Caring for the land

Applying wisdom and insight from Māori mythology and Catholic spirituality to caring for the earth – a Wellington West reflection for Social Justice Week in September.

 There are many similarities between Māori and Catholic spiritualities of caring for the earth, young Māori Catholic Areti Metuamate told a Wellington West pastoral area gathering for Social Justice Week in September. The discussion on caring for the land attracted about 40 participants at Wellington’s Mercy Centre.

Areti, who is Secretary of Te Runanga o Te Hahi Katorika ki Aotearoa, the National Catholic Māori Council, said that although neither the Christian nor Māori creation myths are intended to be read literally, there is wisdom and insight to be learned from those stories.

Māori mythology and spirituality recognise the earth and sky as tupuna or ancestors of all living beings. ‘We are thinking about the land from a whakapapa perspective—how would you treat your mother?’

Areti said he learned something of caring for the earth as a child with his grandparents planting taewa, or Māori potatoes, on his family land.

‘No movie or David Attenborough documentary is going to teach me as much as the memory of getting my hands in the soil and growing my potatoes.’

Marist Peter Healy caught the attention of participants by cutting an apple and peeling off the small piece of apple peel that covered the surface of one 32nd of a slice of apple.

‘This is how much of the earth’s surface is capable of supporting us.’

He explained the principles of permaculture, as an ethical and design system for creating sustainable human settlement. He said the principles of permaculture are human-centred rather than technology-centred, and are focused on creating sustainable ways of living and using the planet.

Penny Currier explained to participants how worm farms can create more fertile soil and reduce waste. All participants were invited to take away a bottle of what evening organiser Sr Marcellin Wilson euphemistically referred to as ‘worm output’.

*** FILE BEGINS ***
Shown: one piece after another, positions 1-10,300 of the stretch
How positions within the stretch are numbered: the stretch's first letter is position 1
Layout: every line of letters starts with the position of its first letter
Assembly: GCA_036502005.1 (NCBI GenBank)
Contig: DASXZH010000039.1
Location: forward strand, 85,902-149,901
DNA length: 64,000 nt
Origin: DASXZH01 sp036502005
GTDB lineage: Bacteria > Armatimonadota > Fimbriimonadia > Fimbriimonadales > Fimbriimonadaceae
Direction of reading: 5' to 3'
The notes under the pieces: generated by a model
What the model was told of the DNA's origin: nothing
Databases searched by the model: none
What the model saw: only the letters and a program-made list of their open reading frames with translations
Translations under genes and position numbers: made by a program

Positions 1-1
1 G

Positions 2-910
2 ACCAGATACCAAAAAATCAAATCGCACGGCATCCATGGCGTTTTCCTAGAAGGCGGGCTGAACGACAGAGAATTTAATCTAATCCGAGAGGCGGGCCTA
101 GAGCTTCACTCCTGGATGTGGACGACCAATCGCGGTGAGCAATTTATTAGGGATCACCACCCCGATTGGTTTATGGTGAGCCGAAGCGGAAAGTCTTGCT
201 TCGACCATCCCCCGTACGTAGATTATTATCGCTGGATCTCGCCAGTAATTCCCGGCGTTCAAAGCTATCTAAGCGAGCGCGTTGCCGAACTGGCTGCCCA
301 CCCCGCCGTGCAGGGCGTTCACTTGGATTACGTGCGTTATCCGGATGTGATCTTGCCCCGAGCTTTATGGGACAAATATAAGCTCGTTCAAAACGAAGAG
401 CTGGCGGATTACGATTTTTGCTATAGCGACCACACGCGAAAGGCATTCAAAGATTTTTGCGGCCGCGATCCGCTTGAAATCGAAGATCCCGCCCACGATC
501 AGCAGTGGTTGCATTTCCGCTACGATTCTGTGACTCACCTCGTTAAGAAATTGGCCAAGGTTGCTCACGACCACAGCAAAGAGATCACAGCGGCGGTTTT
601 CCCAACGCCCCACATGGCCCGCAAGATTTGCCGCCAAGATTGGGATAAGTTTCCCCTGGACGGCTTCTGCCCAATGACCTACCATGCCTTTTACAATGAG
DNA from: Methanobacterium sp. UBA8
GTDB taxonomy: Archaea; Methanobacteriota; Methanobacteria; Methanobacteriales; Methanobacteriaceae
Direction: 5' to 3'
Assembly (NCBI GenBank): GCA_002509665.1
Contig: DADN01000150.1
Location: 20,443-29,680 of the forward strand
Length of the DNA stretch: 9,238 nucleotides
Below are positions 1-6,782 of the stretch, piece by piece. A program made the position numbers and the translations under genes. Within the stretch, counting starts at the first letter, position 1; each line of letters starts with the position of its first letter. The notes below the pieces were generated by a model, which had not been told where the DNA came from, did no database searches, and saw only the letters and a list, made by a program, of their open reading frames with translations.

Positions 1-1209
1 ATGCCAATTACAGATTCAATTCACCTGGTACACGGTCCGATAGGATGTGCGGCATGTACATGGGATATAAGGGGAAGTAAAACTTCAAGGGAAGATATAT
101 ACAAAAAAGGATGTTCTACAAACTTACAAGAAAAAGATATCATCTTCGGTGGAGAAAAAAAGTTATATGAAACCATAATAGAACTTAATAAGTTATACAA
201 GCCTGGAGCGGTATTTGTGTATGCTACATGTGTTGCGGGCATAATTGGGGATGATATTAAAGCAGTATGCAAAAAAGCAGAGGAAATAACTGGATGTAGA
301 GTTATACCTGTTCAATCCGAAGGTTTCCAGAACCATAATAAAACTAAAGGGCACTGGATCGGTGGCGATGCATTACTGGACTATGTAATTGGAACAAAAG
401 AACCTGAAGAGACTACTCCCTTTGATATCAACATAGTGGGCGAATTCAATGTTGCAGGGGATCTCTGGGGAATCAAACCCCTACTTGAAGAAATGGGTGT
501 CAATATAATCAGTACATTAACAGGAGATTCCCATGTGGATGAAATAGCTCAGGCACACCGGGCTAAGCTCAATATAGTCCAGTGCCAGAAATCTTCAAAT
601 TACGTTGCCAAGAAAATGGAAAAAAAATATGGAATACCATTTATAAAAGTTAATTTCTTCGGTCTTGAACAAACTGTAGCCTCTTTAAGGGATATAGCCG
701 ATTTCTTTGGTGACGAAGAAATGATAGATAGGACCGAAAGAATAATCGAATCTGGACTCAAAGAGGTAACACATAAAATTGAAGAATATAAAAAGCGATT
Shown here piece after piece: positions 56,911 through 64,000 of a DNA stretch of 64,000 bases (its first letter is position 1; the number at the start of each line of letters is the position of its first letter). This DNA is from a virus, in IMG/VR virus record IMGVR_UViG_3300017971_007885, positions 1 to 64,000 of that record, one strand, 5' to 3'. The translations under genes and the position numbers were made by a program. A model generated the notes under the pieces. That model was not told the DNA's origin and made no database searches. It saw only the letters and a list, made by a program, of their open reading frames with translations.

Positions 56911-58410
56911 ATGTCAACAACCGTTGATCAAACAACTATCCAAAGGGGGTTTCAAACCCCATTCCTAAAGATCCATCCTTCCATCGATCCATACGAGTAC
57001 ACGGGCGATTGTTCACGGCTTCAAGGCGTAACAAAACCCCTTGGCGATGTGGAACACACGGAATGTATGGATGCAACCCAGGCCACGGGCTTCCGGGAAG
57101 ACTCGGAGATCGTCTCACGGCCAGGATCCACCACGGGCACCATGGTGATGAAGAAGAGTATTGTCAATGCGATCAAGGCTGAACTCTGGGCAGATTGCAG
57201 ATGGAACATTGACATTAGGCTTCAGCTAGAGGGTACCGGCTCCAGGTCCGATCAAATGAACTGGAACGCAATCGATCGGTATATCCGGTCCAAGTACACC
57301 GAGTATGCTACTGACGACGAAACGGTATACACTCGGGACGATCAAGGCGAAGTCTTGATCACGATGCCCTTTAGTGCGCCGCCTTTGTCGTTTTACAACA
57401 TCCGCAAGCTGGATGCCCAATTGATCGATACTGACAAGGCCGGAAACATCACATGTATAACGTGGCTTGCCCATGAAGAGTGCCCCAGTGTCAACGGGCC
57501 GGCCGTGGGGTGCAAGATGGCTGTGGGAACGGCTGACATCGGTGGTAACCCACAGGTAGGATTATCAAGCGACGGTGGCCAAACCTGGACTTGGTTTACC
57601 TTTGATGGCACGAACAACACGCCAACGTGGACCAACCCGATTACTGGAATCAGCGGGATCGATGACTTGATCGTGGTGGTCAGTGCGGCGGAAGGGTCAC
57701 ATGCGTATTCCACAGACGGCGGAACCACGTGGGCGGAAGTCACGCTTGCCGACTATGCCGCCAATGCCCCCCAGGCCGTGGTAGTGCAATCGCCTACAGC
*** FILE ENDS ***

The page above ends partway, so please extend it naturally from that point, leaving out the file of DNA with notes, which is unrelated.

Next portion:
After a brief introduction to some land and environmental issues in international development work supported by Caritas Aotearoa New Zealand, Cathy Bolinga of Caritas Papua New Guinea explained land ownership in her own country.

She said that with a population of more than five million people and with over 865 different cultural and language groups, there are many different forms of traditional land ownership, including both ‘papa graun’ and ‘mama graun’—patrilineal and matrilineal forms of passing on land ownership within families.

The Bishops Conference of Papua New Guinea and the Solomon Islands was the first Catholic Bishops Conference of Oceania to recognise the importance of environmental issues through pastoral letters in the mid-1980s.

Cathy quoted from the PNG Bishops, ‘to all humanity, both present and future, God handed over the earth and all its content as a common heritage. We can use the environment now but must conserve it for future use, too.’

A second seminar on the theme ‘Caring for the People’ is planned for 31 October. The seminar was organised as a joint Social Justice Week celebration of the parishes of the Wellington West pastoral area (Cathedral, Northland and Karori).